Senators oppose Bush's Iraq plan

Resolution states the US war in Iraq "can only be sustained" with popular support.

    Opposition to Bush's plan to send more troops
    enjoys support across the political divide [AP]

    A poll released this week by the Pew Research Centre said 61 per cent of US citizens opposed Bush's plan, while 31 per cent were in favour.

     

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    Joseph Biden, a Democratic co-sponsor of the resolution, said: "I believe that when a president goes way off course on something as important as Iraq, the single most effective way to get him to change course is to demonstrate that his policy has waning or no support from both parties."

     

    The resolution was drafted by Biden, who is also the chairman of the Senate Foreign Relations Committee; Carl Levin, a Democrat, who is the Armed Services Committee chairman; and Chuck Hagel, a long-time Republican war critic.

     

    Hagel said: "I will do everything I can to stop the president's policy as he outlined it on Wednesday night. I think it is dangerously irresponsible."

     

    Political motives?

     

    Hagel denied that the sponsors were defeatist, were trying to assign blame to Bush, or had political motives, even though he and Biden are expected to run for president.

     

    He said: "No one wants to see this country humiliated, defeated, or in any way lose its purpose.

     

    Hagel, a Republican, said the resolution's
    sponsors were not being defeatist [AP]

    "There is no moral high ground that one group of senators has over the others."

     

    Hillary Clinton, a potential Democratic presidential candidate, said the US should cut funds for protecting Iraq's government leaders and equipping its military if the country's Shia leaders fail to give Sunnis a greater role in government.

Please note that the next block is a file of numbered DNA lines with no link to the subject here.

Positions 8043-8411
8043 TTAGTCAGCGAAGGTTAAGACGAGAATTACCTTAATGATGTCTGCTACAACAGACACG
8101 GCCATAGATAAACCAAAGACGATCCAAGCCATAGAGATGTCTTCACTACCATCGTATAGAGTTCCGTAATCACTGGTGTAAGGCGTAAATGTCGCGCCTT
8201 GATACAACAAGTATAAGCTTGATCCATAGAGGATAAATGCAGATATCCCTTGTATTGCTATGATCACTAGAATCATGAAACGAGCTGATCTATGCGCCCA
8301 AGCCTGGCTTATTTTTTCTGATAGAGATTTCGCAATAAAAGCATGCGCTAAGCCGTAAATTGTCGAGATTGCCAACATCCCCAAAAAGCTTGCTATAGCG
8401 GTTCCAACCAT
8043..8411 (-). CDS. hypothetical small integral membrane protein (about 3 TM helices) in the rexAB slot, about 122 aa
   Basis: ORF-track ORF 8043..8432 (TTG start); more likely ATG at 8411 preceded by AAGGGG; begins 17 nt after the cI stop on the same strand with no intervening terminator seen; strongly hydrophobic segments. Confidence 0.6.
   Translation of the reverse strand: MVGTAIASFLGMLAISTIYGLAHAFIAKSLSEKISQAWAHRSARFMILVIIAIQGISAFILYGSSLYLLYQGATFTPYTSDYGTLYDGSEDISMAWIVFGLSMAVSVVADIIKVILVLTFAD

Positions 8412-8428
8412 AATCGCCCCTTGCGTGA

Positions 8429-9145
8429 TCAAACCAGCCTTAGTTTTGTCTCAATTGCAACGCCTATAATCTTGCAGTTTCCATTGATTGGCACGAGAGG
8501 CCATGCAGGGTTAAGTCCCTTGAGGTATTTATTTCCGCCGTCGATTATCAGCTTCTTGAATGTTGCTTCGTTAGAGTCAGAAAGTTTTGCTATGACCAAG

The New York senator said she opposed sending more troops to Iraq, in part because it would siphon off US military strength in Afghanistan.

     

    By contrast, the White House is busy trying to rally support for the new Iraq plan.

     

    Bush will try to persuade Republicans to stick with his strategy.

     

    The White House says a resolution could send a signal to the world that the US is divided on the war.

     

    Counter-resolution
     
    Some senators who visited the White House and met Stephen Hadley, the national security adviser, on Wednesday said they may come up with their own counter-resolution supporting the president's plan.
     
    Tony Snow, the White House spokesman, said:

    "The president has obligations as a commander in chief. And he will go ahead and execute them."

     

    Bush has said he will not be swayed by Congress or public criticism.

     

    "I made my decision and we're going forward," Bush told CBS's 60 Minutes in an interview broadcast on Sunday.

     

    Dr Khalil Jahshan, president of the National Association of Arab Americans and a university professor of international affairs, told Al Jazeera: "T

    here is no doubt that the steps taken by the House and Senate Democrats will embarrass the US administration and step up criticism of Congress and the public opinion over Bush's new Iraq strategy.

     

    "

    It is clear that Americans oppose this policy and Bush's stubbornness and sticking to his opinion is the biggest challenge to the public opinion since Vietnam's War."

    SOURCE: Agencies.


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